All Local, No air-miles, Planet Friendly


The story opens with the origin of the W.I. in 1897 at Stoney Creek in Ontario, Canada1. From Canada, Margaret Rose Robertson Watt (known in her time as Mrs Alfred Watt), a Scottish-Canadian philanthropist brought the W.I. to the U.K. The first W.I. group was set up in Anglesey at Llanfair PG in 19152. Mrs. Watt united rural women, whether privileged or poor, through shared concerns and shared goals. One of the first of these goals was to increase the food supply in war-torn Britain. Starting with a market in Lewes, Sussex, in 1919 the drive to garner and market local produce led to a significant increase in home food production. Mrs. Watt was awarded the title Member of the British Empire.

Wythall Country Market

She didn’t stop there. Mrs Watt wanted an international body to further the aspirations of rural women and by the Second World War, she was president of the Associated Countrywomen of the World. That organisation is a continuing force and has non-governmental status at the United Nations.

 After the war pressure from local tradesmen brought about the closure of all these markets except for the one in Lewes, still trading today.

In 1932 The National Federation of the Women’s institute, with the help of a grant from the Carnegie Trust, appointed Vera Cox as marketing organizer. She drew up model rules and wrote the first marketing handbook. W.I. Markets rapidly proliferated.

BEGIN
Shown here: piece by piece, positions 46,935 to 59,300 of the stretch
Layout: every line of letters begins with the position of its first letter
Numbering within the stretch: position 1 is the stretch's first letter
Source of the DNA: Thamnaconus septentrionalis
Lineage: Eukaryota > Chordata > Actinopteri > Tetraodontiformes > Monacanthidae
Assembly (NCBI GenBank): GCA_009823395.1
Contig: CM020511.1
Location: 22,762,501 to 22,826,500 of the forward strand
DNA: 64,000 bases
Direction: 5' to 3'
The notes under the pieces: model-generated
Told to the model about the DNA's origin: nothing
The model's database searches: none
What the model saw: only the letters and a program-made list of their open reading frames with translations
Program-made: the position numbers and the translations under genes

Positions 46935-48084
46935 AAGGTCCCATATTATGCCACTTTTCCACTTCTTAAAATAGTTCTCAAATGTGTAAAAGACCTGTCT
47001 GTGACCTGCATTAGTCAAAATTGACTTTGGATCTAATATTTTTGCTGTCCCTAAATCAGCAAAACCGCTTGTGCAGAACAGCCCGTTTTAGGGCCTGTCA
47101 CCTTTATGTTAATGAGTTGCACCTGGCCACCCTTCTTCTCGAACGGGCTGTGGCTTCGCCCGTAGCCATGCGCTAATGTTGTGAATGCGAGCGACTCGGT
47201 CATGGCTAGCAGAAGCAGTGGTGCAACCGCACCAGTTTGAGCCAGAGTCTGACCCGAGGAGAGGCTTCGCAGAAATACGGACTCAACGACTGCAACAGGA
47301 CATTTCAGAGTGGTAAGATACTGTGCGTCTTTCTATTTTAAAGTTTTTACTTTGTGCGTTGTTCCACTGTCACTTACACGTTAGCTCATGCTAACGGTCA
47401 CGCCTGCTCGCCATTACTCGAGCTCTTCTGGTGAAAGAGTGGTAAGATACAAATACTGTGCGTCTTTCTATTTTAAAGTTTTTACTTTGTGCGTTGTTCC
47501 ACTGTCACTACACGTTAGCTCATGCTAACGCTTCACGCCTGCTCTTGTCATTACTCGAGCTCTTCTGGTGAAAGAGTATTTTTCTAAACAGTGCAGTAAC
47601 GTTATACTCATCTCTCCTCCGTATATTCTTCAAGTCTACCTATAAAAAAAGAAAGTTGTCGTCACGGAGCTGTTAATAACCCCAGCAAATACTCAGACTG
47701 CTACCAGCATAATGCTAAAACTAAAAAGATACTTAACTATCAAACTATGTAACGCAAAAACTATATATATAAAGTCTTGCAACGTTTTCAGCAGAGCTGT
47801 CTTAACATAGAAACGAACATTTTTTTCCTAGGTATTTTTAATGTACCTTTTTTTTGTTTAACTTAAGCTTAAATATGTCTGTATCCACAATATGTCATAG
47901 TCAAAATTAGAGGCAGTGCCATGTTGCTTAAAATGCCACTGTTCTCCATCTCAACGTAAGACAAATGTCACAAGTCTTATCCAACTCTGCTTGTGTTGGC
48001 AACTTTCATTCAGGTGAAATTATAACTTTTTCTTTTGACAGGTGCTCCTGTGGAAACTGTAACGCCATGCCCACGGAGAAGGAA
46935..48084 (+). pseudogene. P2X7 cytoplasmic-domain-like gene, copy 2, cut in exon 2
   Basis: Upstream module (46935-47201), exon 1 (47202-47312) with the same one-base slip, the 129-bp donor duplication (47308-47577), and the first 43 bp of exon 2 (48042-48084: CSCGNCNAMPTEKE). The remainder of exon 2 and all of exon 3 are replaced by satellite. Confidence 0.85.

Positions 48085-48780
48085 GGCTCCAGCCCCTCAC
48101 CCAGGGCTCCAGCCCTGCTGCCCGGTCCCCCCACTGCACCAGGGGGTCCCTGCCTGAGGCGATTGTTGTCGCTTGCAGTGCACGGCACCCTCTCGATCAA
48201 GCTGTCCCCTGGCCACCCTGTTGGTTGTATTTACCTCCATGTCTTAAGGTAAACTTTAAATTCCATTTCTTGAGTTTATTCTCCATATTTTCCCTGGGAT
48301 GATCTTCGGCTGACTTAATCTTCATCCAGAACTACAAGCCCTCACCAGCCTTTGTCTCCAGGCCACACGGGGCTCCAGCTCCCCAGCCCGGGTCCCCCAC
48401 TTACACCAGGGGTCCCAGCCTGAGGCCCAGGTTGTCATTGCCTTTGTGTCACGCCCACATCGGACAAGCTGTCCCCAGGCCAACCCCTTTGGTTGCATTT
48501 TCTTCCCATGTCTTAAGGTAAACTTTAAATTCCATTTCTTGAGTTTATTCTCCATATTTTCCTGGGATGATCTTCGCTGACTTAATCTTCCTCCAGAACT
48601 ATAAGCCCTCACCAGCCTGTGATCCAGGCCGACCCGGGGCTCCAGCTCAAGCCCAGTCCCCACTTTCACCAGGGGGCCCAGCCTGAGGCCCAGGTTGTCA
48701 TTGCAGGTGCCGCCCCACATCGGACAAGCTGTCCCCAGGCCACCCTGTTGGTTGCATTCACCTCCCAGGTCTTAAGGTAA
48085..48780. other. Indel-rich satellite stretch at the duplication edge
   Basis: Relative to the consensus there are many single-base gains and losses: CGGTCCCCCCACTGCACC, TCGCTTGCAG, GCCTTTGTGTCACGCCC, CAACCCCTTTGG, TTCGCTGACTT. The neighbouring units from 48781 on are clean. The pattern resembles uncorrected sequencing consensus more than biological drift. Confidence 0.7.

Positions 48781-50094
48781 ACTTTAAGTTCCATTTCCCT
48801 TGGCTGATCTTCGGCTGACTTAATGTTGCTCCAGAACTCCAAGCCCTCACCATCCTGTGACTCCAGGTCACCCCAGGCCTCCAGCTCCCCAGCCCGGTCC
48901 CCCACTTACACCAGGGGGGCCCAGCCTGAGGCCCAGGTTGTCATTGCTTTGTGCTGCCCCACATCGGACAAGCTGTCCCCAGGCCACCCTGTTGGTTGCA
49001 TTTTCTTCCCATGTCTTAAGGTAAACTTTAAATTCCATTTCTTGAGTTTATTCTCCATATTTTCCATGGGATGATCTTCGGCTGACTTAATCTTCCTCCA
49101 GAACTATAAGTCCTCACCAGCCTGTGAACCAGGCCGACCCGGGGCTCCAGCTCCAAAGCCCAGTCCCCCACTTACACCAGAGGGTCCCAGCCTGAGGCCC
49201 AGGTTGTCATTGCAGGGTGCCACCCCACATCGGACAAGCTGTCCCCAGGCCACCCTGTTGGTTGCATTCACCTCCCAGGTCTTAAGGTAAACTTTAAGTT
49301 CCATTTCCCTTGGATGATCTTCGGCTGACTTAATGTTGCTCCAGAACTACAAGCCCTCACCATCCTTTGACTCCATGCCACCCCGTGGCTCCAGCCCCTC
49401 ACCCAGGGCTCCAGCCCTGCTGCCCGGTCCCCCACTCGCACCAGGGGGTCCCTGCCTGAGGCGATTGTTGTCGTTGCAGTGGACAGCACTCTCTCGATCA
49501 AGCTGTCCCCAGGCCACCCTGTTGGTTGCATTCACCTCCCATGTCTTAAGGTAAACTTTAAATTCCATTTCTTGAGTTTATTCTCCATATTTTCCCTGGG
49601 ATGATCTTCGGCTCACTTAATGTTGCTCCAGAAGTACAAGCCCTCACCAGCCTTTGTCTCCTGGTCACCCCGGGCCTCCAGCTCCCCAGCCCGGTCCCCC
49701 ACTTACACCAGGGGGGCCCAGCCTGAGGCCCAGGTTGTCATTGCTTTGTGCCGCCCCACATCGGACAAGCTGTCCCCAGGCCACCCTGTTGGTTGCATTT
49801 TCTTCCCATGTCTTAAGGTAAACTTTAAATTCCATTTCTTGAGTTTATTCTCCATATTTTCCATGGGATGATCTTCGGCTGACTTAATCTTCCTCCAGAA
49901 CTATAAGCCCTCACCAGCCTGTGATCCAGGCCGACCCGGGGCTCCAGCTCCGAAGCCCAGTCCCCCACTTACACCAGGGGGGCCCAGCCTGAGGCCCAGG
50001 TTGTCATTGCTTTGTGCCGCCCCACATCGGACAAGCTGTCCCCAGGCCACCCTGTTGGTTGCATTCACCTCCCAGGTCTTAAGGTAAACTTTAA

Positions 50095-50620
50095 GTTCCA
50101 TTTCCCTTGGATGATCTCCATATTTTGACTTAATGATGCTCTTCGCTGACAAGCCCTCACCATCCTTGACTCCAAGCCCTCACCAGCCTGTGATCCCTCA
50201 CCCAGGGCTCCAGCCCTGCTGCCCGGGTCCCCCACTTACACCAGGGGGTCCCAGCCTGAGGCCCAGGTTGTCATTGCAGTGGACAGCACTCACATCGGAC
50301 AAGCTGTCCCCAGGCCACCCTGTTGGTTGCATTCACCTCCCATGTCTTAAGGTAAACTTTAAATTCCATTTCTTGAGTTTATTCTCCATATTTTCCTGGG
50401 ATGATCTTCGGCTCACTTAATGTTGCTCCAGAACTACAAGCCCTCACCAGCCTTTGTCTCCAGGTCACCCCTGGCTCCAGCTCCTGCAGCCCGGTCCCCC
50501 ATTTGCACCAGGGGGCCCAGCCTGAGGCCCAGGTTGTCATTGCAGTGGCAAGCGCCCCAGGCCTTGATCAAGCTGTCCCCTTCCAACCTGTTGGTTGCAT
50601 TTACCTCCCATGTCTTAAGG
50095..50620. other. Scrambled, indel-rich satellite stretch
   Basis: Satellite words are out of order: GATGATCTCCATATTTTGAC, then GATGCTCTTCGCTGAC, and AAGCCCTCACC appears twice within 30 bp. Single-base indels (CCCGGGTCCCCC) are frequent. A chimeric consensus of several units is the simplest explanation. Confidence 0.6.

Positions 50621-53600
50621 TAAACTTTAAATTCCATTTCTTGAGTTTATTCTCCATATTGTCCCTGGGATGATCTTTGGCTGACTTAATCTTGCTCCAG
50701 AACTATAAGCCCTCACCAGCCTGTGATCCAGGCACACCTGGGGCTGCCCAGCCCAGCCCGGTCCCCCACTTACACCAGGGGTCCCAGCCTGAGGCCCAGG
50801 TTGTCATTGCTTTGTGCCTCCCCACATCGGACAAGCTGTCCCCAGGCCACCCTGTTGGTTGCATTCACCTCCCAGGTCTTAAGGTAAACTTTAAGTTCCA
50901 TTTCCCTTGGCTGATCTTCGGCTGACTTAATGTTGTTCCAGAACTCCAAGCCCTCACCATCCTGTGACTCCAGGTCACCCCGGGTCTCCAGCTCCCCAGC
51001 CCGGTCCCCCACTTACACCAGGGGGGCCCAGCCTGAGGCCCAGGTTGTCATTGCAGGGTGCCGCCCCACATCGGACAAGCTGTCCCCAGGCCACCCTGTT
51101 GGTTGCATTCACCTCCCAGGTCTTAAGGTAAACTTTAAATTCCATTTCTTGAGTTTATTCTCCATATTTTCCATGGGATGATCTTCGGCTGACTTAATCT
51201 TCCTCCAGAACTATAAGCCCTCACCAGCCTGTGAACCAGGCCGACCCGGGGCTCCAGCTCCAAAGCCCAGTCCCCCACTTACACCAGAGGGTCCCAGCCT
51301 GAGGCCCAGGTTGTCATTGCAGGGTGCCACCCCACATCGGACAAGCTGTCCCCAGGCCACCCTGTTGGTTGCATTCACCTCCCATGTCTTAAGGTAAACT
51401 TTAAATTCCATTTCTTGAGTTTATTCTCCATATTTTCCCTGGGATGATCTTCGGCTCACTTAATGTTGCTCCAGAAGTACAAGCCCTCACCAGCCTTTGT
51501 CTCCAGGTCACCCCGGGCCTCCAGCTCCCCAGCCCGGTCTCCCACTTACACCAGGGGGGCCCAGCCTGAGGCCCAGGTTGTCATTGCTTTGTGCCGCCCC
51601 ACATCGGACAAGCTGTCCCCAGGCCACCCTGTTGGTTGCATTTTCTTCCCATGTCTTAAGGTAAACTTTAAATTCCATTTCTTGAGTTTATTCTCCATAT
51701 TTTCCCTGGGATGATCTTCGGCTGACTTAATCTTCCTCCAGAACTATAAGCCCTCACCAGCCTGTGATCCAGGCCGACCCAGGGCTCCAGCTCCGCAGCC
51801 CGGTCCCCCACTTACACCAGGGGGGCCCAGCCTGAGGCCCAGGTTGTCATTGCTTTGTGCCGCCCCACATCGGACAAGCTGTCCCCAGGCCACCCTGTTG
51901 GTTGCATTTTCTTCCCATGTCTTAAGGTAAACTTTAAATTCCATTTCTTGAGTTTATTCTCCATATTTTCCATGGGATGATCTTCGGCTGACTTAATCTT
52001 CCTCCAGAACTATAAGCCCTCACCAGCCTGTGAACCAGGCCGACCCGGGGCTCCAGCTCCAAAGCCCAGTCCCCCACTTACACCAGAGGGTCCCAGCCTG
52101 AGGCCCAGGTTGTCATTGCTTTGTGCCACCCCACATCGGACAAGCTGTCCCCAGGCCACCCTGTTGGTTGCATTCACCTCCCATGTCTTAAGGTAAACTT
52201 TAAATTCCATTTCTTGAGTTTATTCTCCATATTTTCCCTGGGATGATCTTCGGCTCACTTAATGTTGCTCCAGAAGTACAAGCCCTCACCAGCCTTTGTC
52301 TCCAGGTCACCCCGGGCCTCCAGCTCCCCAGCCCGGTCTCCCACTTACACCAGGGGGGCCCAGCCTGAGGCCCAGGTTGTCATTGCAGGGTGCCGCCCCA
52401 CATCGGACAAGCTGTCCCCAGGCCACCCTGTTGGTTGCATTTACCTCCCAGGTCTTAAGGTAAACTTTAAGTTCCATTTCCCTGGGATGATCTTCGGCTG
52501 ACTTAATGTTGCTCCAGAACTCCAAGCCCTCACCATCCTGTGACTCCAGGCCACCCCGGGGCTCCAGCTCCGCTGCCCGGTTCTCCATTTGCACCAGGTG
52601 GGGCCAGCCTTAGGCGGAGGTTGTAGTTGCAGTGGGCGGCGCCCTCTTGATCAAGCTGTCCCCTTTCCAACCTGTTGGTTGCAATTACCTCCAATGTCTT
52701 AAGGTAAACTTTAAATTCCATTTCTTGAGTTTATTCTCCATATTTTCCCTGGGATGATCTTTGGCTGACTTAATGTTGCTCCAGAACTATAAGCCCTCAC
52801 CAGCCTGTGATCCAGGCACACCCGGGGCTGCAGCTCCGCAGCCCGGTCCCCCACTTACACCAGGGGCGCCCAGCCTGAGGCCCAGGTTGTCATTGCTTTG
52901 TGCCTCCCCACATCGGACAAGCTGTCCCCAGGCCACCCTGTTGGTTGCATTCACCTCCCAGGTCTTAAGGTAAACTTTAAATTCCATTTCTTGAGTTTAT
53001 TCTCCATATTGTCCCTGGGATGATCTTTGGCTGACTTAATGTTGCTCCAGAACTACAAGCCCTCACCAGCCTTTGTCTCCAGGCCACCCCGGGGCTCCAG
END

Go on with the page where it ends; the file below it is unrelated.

The W.I. is a charity while the Markets were not. They were run as co-operatives and enabled not only WI members, but the unemployed, retired ex-servicemen and women, to earn a little pocket money whilst working from their own homes, by selling surplus produce. The Market organization was kept at an “arms length” relationshiup with the W.I. until finally, in 1995 the Markets were separated as W.I. Country Markets Ltd. In 2004 the use of the W.I. initials was discontinued.

The Four West Midlands Markets started at different times, the oldest (Bentley Heath) starting over 40 years ago.

 It’s a wonderful social mix at the market and having things you have made being bought by appreciative customers makes for a great atmosphere. On your own, there are only so many friends and relatives you can knit jumpers for before they start crossing the road to avoid you! In the market your goods go to customers who really want them and the money they pay covers the costs of the materials plus a little more besides. Also, the market takes you by the hand as far as rules and regulations are concerned. You know that you are acting legally and you are insured.

 Producers are the life-blood of the Country Markets but of course we need customers too. Are you looking for a small gift for a friend? Forget the anodyne (and over-priced) offerings of the shopping centre. In a Country Market you’ll find something charming and unique. Whilst you are at it treat yourself to some good, honest, home-cooking. Have a proper cup of tea or coffee, with home-made cake at old-fashioned prices. The Home Fires are still burning at Country Market near you.